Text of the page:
Why more brands are ditching the CMO position

Industry TrendsCustomer Activation and GrowthCustomer Activation and GrowthTeam Effectiveness
Article Icon News Article
July 15, 2019
2 min read
Industry TrendsCustomer Activation and GrowthCustomer Activation and GrowthTeam Effectiveness
A deep dive into why companies are ridding themselves of the long-respected chief marketing role

Ad Age

News Content 

Ad Age published the article, “Why more brands are ditching the CMO position," that quotes Russell Reynolds Associates Consultant Evan Sharp. In it, he shares why companies are choosing to eliminate the role of Chief Marketing Officer. The article is excerpted below. 

Chief marketing officers, who have among the shortest tenures in the C-suite, are used to pressure. But now their very existence is coming under threat. Several big-name companies have recently done away with the CMO position altogether—including Johnson & Johnson, Uber, Lyft, Beam Suntory, Taco Bell and Hyatt Hotels, accelerating a trend that began a few years ago. 

Evan Sharp, a consultant in the CMO practice at recruiting firm Russell Reynolds Associates, says there is a “growing groundswell” to move away from the CMO moniker to reflect the new ways companies are reaching customers, including with data-driven personalized communication. Even Russell Reynolds is adapting: The firm is rebranding its CMO practice to be called “customer activation and growth.”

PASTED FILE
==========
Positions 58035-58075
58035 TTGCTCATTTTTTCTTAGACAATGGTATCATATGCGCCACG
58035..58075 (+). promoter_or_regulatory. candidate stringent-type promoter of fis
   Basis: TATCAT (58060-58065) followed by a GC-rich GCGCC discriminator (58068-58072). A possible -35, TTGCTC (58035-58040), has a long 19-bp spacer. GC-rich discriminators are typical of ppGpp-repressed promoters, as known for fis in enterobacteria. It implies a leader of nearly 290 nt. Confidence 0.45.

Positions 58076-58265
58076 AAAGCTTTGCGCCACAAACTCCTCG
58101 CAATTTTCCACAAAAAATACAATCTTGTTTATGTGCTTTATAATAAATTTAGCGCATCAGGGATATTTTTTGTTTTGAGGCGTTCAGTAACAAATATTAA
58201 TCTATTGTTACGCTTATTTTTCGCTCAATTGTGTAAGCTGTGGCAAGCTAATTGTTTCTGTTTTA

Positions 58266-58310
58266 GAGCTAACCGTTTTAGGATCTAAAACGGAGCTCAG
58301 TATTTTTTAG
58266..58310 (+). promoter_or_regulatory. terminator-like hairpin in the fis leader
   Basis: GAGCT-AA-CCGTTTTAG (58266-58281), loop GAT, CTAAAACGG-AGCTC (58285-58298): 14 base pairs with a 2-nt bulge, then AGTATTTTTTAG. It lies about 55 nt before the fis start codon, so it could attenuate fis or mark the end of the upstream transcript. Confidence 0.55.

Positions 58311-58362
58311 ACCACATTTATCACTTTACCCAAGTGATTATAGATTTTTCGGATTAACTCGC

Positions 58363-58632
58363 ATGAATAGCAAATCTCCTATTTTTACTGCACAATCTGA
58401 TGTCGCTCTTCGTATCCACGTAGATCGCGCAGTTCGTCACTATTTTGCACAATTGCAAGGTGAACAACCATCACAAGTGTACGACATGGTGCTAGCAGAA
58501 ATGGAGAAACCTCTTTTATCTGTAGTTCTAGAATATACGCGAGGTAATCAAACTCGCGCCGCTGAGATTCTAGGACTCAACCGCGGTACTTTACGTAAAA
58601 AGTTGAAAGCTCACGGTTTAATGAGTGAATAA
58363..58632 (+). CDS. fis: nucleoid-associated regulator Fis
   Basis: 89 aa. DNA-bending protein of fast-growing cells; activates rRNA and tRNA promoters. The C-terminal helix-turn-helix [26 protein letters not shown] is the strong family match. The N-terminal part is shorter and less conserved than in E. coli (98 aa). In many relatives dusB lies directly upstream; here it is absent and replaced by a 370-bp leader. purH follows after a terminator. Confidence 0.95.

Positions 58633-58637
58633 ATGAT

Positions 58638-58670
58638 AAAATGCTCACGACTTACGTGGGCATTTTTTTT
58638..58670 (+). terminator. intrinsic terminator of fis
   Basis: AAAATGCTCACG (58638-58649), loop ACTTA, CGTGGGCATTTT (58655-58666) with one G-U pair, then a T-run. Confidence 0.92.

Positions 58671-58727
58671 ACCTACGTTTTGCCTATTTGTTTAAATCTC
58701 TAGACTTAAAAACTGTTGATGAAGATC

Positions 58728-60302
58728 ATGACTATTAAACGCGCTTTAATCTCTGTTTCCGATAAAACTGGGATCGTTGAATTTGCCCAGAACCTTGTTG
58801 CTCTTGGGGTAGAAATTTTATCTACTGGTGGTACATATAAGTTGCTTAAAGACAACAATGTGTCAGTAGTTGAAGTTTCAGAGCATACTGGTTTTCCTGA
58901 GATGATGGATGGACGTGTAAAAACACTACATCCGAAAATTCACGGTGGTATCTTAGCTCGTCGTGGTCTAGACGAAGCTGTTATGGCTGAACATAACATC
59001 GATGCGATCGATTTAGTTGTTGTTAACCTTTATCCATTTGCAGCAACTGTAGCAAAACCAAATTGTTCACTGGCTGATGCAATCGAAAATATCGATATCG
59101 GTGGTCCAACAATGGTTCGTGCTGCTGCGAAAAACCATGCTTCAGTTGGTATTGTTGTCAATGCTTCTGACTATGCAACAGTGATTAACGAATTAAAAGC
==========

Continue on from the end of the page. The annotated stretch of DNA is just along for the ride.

Financial accountability 

Historically “CMOs were all about outbound marketing and ‘we tell the customer who we are, what we stand for.’ Now it’s all about having a conversation with the customer being two-way,” Sharp says. “That’s often why these titles are changing, because the way companies are marketing has become a balance of left-brain, right-brain. It’s no longer all about creative.” 

Sharp pointed to Hyatt Hotels, which early last year eliminated its global chief marketing officer position, parting ways with Maryam Banikarim, who had held the post since 2015. The hotel chain created a chief commercial officer position, filling it with Mark Vondrasek, who reports directly to CEO Mark Hoplamazian and oversees a huge range of operations, including loyalty programs, global sales, revenue management, distribution strategy, corporate marketing, communications, digital and customer-service centers. The change was part of a larger corporate restructuring meant to “allow Hyatt to better focus, prioritize and coordinate its activities driving guest and customer engagement,” the company stated in a press release. 

To read the full article, click here